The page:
What do we mean by ‘landscape-scale’ forest protection?

At Save the Redwoods League, we talk about protecting forests on a landscape scale. But what exactly does that mean?

Woman walking among redwoods at Cathedral Grove at Mailliard Ranch
Save the Redwoods League closed the final phase of the Mailliard Ranch project in February 2021, protecting the property’s east ranch, including the 58-acre old-growth Cathedral Grove. Photo by Marcos Castineiras, Save the Redwoods League.

Landscape-scale conservation aims to ensure that the interests of different stakeholders are met, instead of focusing on a single use of the land. This type of conservation supports communities, the economy, as well as the wildlife and natural resources of an area.

Today there are more than 1 million acres of privately owned coast redwood forests, much of them managed for commercial timber production. Ultimately, we want all that forest protected in either reserves or sustainably managed working forests. We want to see our iconic redwood forests restored to their former glory for future generations to be able to experience—to foster relationships with this critical and iconic element of the California landscape. Our land protection goals for the next century are to double the size of coast redwood forests in parks and reserves from 400,000 to 800,000 acres, including the remaining old-growth forests, and to secure the remainder of the redwood forests’ footprints in ecologically managed working forests. To achieve these goals we have to think big. But how big is big?

When we think about doubling the amount of protected coast redwoods in the next century, we need to look at those spaces in between protected forests—those that are occupied by commercial forestry operations. We are focused on these forests so that we can protect them from further degradation, restore them, and put them on the trajectory to grow into the ancient forests of the future.

We look to one of our partners, the Mailliard family, as a great example of what it means to protect the forest footprint as ecologically managed working forests at the landscape scale. In February 2021, the League helped them fully realize their goals through a partnership that has been decades in the making.

The Mailliard family first acquired the original parcel of their ranch in southern Mendocino County in 1925. Over time they strategically expanded their property, acquiring surrounding land and stitching together a landscape that had been previously subdivided among dozens of small landowners. During that time, they also set a new course for the area’s redwood forest, conducting sustainable timber harvests, which have helped to restore old-growth conditions in formerly logged areas. They even worked with the League to turn 242 acres into Mailliard Redwoods State Natural Reserve in 1954.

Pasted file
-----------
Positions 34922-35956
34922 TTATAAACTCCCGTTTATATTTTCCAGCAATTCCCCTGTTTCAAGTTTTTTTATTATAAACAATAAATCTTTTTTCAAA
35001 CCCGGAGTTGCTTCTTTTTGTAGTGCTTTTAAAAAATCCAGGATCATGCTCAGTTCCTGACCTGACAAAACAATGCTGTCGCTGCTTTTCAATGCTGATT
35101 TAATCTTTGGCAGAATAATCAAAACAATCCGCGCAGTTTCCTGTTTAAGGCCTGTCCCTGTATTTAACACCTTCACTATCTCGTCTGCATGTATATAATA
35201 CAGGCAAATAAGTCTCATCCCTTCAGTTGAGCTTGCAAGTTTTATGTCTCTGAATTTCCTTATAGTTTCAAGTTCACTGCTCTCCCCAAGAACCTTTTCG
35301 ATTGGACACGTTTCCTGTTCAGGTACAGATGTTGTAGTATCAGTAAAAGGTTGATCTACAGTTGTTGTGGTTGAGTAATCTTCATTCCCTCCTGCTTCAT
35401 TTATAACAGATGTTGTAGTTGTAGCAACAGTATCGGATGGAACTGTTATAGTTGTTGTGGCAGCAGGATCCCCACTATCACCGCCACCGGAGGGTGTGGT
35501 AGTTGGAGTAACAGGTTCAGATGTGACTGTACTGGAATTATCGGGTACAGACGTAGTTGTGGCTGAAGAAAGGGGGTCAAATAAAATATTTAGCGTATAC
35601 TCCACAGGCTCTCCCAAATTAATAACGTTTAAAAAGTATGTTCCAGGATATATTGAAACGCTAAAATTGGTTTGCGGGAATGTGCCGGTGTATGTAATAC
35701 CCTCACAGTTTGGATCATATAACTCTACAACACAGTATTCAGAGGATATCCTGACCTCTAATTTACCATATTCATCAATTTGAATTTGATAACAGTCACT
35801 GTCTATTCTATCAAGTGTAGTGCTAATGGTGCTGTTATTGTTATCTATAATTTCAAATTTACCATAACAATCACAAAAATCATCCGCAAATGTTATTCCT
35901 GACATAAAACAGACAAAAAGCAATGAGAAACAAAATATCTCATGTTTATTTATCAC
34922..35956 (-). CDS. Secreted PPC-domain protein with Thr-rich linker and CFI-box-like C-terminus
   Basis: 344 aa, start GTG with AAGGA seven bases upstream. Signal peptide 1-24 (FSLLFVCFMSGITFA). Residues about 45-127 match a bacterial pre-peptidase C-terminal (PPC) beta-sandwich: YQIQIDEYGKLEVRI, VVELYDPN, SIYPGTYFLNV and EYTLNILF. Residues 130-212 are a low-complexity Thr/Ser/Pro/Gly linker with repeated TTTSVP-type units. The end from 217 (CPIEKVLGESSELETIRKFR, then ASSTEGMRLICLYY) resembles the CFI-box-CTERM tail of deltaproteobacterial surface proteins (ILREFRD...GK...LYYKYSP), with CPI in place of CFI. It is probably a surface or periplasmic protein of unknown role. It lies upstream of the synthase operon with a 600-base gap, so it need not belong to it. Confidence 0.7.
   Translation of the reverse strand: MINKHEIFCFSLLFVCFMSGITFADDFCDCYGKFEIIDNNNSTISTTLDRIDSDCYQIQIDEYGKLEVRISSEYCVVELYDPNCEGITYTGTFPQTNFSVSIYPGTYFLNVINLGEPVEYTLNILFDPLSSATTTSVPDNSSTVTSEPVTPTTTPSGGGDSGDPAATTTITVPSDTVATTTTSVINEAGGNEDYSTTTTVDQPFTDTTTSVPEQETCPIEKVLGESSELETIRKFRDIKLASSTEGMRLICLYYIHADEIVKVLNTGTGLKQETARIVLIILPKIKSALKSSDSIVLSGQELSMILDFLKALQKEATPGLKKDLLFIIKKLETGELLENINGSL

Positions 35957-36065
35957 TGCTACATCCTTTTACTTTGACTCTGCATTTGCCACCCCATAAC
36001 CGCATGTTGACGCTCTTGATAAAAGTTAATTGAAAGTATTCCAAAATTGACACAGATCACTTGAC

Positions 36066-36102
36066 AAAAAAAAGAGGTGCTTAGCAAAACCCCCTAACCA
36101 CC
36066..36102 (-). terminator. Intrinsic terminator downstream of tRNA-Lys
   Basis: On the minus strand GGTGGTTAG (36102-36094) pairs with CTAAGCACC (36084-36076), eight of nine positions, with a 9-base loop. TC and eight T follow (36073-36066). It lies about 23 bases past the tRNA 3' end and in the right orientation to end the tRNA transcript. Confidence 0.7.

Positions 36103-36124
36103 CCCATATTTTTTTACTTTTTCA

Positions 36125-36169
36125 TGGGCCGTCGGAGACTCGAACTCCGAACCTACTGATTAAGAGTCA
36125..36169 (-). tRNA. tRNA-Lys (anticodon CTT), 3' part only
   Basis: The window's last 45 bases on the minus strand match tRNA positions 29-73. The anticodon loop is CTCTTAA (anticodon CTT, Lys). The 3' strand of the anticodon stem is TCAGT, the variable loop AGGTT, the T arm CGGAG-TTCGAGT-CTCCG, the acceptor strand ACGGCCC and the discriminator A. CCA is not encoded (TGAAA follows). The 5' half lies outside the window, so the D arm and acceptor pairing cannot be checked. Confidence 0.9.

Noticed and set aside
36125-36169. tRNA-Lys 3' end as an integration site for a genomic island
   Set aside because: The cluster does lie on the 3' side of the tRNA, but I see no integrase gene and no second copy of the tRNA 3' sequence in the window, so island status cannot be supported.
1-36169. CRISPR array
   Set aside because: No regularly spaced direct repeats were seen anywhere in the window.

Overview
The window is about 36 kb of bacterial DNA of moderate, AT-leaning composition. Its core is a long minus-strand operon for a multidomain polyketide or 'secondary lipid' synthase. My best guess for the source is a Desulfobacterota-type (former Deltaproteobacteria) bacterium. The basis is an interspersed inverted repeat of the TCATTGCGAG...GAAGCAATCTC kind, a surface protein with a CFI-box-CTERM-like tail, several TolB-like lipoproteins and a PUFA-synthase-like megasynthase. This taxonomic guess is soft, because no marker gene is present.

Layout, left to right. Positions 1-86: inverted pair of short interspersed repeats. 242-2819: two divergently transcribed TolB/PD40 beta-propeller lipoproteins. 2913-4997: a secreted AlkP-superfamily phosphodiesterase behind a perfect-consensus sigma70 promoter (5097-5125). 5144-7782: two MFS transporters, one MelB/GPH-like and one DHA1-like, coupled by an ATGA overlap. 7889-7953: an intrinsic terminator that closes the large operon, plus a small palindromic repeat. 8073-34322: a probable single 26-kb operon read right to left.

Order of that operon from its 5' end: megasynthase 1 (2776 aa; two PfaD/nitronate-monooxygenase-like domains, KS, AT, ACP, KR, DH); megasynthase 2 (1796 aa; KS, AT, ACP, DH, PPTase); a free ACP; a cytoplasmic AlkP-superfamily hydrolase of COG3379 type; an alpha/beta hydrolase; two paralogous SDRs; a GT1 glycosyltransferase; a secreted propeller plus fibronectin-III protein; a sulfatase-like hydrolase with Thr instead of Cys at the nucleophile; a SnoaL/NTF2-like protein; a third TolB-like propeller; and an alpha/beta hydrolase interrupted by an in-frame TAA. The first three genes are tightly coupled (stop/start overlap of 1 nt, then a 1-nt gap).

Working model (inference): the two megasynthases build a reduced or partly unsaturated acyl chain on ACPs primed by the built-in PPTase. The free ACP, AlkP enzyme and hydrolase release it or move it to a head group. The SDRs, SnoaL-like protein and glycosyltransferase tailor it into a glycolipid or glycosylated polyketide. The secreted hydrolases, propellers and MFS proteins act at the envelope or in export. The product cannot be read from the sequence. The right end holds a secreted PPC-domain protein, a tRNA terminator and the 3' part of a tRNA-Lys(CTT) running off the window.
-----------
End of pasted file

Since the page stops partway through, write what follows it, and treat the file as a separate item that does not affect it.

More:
Cathedral Grove at Mailliard Ranch
Mailliard Ranch safeguards sustainable working forests across nearly 14,000 acres and protects nearly 1,000 acres of reserves, including old-growth coast redwoods, mature mixed-conifer forest and salmon-bearing streams. Photo by Marcos Castineiras, Save the Redwoods League.

Today, Mailliard Ranch spans 14,838 acres. We’re thrilled that together with the Mailliards, the League completed the last of three conservation easements to permanently protect the entire property. The Mailliards will retain ownership of the land and continue to steward it and run a working ranch, while the conservation easements safeguard the property from the threat of subdivision, development, and aggressive non-sustainable timber harvesting, no matter who owns it in the future.

The property includes nearly 1,000 acres of reserves, including old-growth coast redwoods, mature mixed-conifer forest, and 28 miles of salmon-bearing streams at the headwaters of the Garcia River and in tributaries of the Navarro River. Not only that, but this conservation project also completes a puzzle of more than 82,000 acres of contiguous protected lands and bolsters watershed health.

That’s what we mean by landscape-scale.

The old-growth redwood groves that are left along the California coast are fragmented islands. The forests that remain in unprotected ownership status are links needed to stitch together whole landscapes. We want to connect large swaths of old-growth and previously logged, recovering redwood forests and related habitats, and create contiguous protected landscapes across the redwood range. When we do this, California’s iconic forestlands can be either restored or left to grow healthy and old again, depending on the forests’ conditions and needs.

So, how big is big? Well, protecting a nearly 15,000-acre property through conservation easements is a start. We are currently pursuing thousands of acres of land transactions—ideally fee acquisitions—and advancing negotiations with key landowners to substantially shift the balance between protected land and commercially harvested land. We’re playing the long game. When things are ready and right, the League is here to protect the redwood forests that are so critical to the California landscape. A landscape-scale acquisition could be within our grasp in the not-so-distant future.

About the author

Becky Bremser is the League's former Director of Land Protection.

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One Response to “What do we mean by ‘landscape-scale’ forest protection?”

  1. Mark randall

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